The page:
Monday, June 18, 2007

Wallace and Gromit's Grand Day Out

Wallace and Gromit are a pair of characters that not many political bloggers post about (shame I hear you cry and indeed such cries are acknowledged), furthermore they are not a pair of characters that even the great Higham has deigned to grace with his type (even greater shame I hear you shout from the back row and its acknowledged) so I'm going to have to take up the pen and say something about how this duo, particularly in their first film, the Grand Day Out- offer a kind of defence of freedom that is very necessary to heed.

Lest you forget, and how could you, Wallace is an inventor with a mind filled with ideas, Gromit his dog is the more practical side of the duo forever shaking his head in disbelief at his master's antics (as shown above, Gromit ends up spattered with paint and used at one point as part of a work bench when Wallace has cut away the other end of the work bench). The story is basically thus- our heroes are in despair, in the midst of a bank holiday sitting with their feet up they feel the need for adventure (well Wallace does, Gromit looks quite happy!) and need a holiday, furthermore a crisis in their affairs has been realised- a crisis that involves the fact that though there is tea, though there are crackers in the house, there is no cheese, not one piece of cheese in the Fridge. Having thought about Cheese holidays- they decide to go to the moon, they build a rocket and set off, watched by a group of rats in shades, and reach the moon without incident (though Gromit loses a tower made of cards in the process) and Wallace prepares to carve out some cheese from the moon. After a series of adventures with a robot confused by their presence whose lifetime ambition is to ski, they set off home again and the movie finishes twenty minutes after it started, with Wallace leaning back in his seat sipping a cup of tea, and Gromit fiddling with the controls, as the Robot skis up and down the craters of the moon on bits of metal it had tugged from the spacecraft.

The story really isn't the point here though- its the individuality, its the eccentricity (in England's that's a virtue)- there is a line in the Lord of the Rings when Gandalf tells Frodo that what's worth fighting for is all the absurd Bolgers and Boffins and Bagginses- that's the same sense you get from Wallace and Gromit. These two characters are crackers, they are mad, their lives revolve around inventions, cheese (particularly Wensleydale) and tea- but in some sense they are the essense of the whole of Western civilisation. Civilisation isn't just Michelangelo and Machiavelli, its Wallace and his efforts to get to the moon, its loving Wensleydale and its a dog knitting in a chair and rats with shades over their eyes, its merry eccentricity which is a value all to itself. The absurdity of life is in many ways its essence- when we talk about freedom often we lose sight of the fact that freedom isn't just a political issue- its a personal issue as well. Put simply in a totalitarian state like North Korea, you can't live a life based on Wensleydale and tea- you can't just decide to build a rocket to go to the moon (theoretically you could in the West) and you can't be madly, loveably, endeeringly and frustratingly often eccentric.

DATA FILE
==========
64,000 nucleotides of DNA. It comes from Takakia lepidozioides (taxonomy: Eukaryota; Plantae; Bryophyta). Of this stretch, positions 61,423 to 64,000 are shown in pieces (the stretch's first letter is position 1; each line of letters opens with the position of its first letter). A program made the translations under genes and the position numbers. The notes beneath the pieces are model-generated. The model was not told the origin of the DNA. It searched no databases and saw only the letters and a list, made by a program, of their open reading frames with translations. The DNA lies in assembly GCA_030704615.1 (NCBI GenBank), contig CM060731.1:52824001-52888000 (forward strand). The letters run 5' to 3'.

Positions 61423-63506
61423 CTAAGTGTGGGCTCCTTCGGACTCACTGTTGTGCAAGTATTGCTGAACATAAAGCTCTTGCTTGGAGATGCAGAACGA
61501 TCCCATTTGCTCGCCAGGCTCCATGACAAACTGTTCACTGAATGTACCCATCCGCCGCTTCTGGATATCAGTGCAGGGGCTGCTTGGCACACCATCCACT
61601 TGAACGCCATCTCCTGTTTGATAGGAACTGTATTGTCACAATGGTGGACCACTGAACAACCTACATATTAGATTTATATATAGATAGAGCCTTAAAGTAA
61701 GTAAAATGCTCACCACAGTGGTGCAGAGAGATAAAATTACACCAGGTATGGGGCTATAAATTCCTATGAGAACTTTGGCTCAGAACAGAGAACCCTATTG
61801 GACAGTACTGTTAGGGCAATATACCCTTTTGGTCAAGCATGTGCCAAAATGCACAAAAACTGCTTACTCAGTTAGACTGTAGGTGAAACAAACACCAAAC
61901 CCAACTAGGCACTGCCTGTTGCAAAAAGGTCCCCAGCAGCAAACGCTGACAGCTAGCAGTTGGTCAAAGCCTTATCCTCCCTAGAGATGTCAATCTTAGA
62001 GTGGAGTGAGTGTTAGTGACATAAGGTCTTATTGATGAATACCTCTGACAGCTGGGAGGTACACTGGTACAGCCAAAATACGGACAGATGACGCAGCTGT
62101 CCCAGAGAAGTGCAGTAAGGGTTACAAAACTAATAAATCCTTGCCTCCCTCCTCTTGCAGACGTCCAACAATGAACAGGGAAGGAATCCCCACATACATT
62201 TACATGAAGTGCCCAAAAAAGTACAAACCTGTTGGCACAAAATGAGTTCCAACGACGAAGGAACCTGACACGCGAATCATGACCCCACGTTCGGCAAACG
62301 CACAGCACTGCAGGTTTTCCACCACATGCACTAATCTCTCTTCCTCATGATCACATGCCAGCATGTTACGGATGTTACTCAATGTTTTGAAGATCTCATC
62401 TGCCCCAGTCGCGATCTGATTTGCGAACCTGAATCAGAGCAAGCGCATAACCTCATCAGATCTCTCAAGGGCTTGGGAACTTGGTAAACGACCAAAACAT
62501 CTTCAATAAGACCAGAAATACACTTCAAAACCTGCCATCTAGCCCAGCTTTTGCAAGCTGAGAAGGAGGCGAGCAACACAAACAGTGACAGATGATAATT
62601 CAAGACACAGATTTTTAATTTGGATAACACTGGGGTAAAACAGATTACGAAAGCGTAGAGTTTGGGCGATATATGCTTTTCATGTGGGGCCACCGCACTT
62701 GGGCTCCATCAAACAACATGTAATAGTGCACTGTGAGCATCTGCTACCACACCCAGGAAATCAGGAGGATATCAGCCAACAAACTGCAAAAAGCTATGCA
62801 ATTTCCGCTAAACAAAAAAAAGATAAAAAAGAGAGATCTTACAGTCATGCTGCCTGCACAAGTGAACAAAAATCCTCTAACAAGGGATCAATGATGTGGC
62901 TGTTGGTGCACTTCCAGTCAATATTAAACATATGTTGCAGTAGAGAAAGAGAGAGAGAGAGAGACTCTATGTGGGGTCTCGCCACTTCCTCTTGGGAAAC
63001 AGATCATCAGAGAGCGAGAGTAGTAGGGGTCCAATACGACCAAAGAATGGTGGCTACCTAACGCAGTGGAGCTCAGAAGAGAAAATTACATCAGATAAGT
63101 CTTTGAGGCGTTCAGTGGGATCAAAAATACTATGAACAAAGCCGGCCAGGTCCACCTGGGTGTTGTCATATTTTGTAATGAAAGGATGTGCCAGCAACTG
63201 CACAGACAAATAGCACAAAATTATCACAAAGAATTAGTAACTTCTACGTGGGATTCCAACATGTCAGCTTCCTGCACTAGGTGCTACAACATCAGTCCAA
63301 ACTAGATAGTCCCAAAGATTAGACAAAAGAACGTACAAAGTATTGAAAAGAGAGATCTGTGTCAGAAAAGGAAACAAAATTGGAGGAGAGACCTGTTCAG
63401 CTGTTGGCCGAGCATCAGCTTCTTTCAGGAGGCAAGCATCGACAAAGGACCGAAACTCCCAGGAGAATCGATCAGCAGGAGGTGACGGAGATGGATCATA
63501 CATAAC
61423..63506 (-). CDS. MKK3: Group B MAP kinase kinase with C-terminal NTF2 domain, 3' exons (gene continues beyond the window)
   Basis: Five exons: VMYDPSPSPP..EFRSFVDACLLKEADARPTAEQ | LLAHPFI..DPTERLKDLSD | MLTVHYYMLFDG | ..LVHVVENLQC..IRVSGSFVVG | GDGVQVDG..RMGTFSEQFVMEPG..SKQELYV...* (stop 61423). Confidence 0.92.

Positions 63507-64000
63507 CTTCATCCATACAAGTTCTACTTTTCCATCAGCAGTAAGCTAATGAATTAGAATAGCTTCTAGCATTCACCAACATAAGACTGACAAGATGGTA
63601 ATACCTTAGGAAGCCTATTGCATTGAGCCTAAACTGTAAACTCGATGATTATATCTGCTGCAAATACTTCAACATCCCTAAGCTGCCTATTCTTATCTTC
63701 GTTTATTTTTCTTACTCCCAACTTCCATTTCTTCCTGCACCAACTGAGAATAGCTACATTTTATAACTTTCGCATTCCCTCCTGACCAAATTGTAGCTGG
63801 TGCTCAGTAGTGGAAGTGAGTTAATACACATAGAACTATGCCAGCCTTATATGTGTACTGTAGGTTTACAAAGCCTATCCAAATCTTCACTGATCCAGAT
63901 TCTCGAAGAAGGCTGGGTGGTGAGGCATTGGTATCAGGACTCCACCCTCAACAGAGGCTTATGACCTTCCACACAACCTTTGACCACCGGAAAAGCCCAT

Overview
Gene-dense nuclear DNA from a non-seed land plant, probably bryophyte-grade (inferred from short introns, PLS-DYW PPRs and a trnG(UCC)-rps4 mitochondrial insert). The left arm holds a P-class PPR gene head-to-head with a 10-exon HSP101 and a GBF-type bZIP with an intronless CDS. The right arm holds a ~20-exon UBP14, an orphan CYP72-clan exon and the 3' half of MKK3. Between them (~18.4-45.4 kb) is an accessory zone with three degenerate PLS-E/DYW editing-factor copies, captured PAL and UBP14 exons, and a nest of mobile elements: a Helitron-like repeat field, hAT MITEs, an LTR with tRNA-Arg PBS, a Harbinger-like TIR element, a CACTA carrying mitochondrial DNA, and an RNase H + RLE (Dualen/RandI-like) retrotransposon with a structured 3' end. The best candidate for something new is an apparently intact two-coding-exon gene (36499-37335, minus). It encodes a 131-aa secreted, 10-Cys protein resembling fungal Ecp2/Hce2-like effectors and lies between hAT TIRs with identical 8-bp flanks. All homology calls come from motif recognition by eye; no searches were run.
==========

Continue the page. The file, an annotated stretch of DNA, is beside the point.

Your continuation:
That's the reason its important to be free- its so Wallaces and Gromits continue to flourish in our society.


Lord Nazh said...

I've seen the case of the were-rabbit 235235235 times... my daughter loves it

Ian Appleby said...

I wonder if W&G are banned in various totalitarian states. Certainly, Isaak Babel heroically exercised what he called the "right to write badly", by which he meant not following the tenets of Socialist Realism, and met his death for doing so.

LN, Ms Dynamite-E-e wore one disc out, we had to get another...

Gracchi said...

I often think I'm just a big kid- this is one of those films I absolutely love.

Ian I agree on the first point you make- totalitarianism always demands some activity and proscribes what that is and how its acheived- not a good way of living.

Anonymous said...

I do think you should try and keep things a little more serious - just because Mr H has gone on his hols, there is no need to fool around.

Tom Paine said...

I think there's a serious point buried under the frivolity, Mutley. By comparison with the unaccustomed frivolity over at my place at present, this is heavyweight stuff indded.

Welshcakes Limoncello said...

Great post - cheered me up - and a serious point at the end. I love W & G and having the freedom to be eccentric is important.

Ruthie said...

Love it!

Wallace and Grommit are the best.

"Put simply in a totalitarian state like North Korea, you can't live a life based on Wensleydale and tea- you can't just decide to build a rocket to go to the moon (theoretically you could in the West) and you can't be madly, loveably, endeeringly and frustratingly often eccentric."

This is only peripherally related, but when I was a little kid I once saw an (obviously) mentally ill homeless man, and I asked my father if he was crazy.

My father said, "Ruthie, only poor people are crazy. If you're rich, you're 'eccentric.' "

Don't know why that stuck with me.

Colin Campbell said...

Funny we were just watching a Grand Day Out as I was reading this. One of the modellers is originally from Adelaide and gave many interesting insights I heard on a radio interview I heard. The time frame for development is inconceivably slow. 2 years to make the first 10 minutes of the first one.

Excellent stuff.

james higham said...

Wallace and Gromit's Grand Day Out

What an amazing post, Tiberius! Agree 100% with the philosophy behind it.